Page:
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Journal Article

Citation

Lobb B, Woods GR. Appl. Ergon. 2012; 43(5): 868-875.

Affiliation

Department of Psychology, The University of Auckland, Private Bag 92019, Auckland 1142, New Zealand.

Copyright

(Copyright © 2012, Elsevier Publishing)

DOI

10.1016/j.apergo.2011.12.008

PMID

22285260

Abstract

Most research investigating injuries in construction work is limited by reliance on work samples unrepresentative of the multiple, variable-cycle tasks involved, resulting in incomplete characterisation of ergonomic exposures. In this case study, a participatory approach was used including hierarchical task analysis and site observations of a typical team of house builders in New Zealand, over several working days, to obtain a representative work sample. The builders' work consisted of 14 goal-defined jobs using varying subsets of 15 task types, each taking from less than 1 s to more than 1 h and performed in a variety of postures. Task type and duration varied within and between participants and days, although all participants spent at least 25% of the time moving from place to place, mostly carrying materials, and more than half the time either reaching up or bending down to work. This research has provided a description of residential building work based on a work sample more nearly representative than those previously published and has demonstrated a simple, low-cost but robust field observation method that can provide a valid basis for further study of hazard exposures.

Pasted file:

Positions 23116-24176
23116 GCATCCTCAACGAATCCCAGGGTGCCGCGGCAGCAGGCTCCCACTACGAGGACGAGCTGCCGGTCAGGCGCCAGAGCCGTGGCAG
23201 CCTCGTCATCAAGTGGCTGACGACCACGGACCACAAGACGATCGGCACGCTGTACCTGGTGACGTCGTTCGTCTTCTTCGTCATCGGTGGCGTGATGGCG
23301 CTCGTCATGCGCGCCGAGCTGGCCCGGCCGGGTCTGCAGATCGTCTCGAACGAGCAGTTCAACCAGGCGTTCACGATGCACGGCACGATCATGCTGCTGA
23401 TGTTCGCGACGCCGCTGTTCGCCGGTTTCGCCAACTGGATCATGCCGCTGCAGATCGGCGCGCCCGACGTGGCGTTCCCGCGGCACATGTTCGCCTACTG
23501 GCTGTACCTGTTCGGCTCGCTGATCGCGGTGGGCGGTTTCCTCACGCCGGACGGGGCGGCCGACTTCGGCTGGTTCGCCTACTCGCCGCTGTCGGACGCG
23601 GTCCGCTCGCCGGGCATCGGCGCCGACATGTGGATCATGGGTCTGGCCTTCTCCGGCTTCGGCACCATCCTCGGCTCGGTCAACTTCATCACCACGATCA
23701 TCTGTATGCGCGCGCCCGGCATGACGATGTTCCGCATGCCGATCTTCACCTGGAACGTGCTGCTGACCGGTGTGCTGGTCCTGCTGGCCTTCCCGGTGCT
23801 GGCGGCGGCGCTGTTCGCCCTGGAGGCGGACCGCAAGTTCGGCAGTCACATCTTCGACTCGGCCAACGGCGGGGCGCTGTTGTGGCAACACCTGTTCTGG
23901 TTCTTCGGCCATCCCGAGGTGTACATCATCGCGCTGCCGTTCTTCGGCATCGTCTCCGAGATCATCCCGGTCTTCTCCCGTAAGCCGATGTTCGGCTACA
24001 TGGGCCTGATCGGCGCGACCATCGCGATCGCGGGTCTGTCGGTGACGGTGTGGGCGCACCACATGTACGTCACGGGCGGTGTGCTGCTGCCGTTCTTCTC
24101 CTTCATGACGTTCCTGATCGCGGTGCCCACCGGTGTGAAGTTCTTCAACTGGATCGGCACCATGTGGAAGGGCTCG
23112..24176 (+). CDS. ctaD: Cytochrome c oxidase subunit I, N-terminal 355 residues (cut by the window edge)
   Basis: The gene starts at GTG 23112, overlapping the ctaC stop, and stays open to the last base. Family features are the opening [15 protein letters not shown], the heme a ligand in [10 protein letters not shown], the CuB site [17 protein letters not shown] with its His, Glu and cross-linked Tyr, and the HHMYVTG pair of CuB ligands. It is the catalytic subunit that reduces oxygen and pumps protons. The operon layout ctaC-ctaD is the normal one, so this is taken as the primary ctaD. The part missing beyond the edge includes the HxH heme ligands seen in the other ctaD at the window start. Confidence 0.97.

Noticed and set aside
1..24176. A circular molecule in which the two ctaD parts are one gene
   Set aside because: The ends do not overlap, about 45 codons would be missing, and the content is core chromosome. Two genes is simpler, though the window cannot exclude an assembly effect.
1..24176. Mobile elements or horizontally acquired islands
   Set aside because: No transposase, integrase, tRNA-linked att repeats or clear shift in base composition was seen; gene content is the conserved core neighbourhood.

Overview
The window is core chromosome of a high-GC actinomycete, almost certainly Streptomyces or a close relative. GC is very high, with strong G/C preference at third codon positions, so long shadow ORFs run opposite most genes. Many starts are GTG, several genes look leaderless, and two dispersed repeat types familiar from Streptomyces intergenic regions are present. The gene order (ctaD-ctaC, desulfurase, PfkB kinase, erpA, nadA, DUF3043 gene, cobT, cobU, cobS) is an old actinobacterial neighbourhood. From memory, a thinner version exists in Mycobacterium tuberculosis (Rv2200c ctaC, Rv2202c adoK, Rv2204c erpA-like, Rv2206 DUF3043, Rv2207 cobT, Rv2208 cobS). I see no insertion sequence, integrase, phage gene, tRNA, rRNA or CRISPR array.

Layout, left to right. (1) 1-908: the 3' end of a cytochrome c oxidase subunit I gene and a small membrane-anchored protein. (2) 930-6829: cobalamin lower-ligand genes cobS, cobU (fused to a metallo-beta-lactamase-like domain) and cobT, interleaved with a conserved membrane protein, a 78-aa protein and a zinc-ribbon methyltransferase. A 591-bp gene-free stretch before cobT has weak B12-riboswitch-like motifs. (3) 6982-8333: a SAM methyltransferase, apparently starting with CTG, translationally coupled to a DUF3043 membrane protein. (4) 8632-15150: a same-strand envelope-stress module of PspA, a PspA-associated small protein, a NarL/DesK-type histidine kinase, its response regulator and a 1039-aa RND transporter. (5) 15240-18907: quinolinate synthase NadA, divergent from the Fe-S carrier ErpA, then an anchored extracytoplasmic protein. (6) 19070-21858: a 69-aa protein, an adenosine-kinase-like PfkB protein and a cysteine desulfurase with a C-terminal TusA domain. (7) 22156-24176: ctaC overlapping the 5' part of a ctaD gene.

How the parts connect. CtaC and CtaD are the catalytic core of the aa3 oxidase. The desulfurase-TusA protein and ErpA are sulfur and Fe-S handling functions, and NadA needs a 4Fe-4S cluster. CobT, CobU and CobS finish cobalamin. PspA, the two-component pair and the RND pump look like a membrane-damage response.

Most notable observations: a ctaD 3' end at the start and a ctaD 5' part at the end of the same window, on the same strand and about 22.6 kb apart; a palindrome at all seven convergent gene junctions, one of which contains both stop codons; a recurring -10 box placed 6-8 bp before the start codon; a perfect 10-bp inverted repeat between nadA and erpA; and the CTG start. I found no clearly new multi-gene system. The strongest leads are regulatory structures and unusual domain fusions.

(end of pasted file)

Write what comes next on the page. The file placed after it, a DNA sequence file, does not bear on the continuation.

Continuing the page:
Language: en

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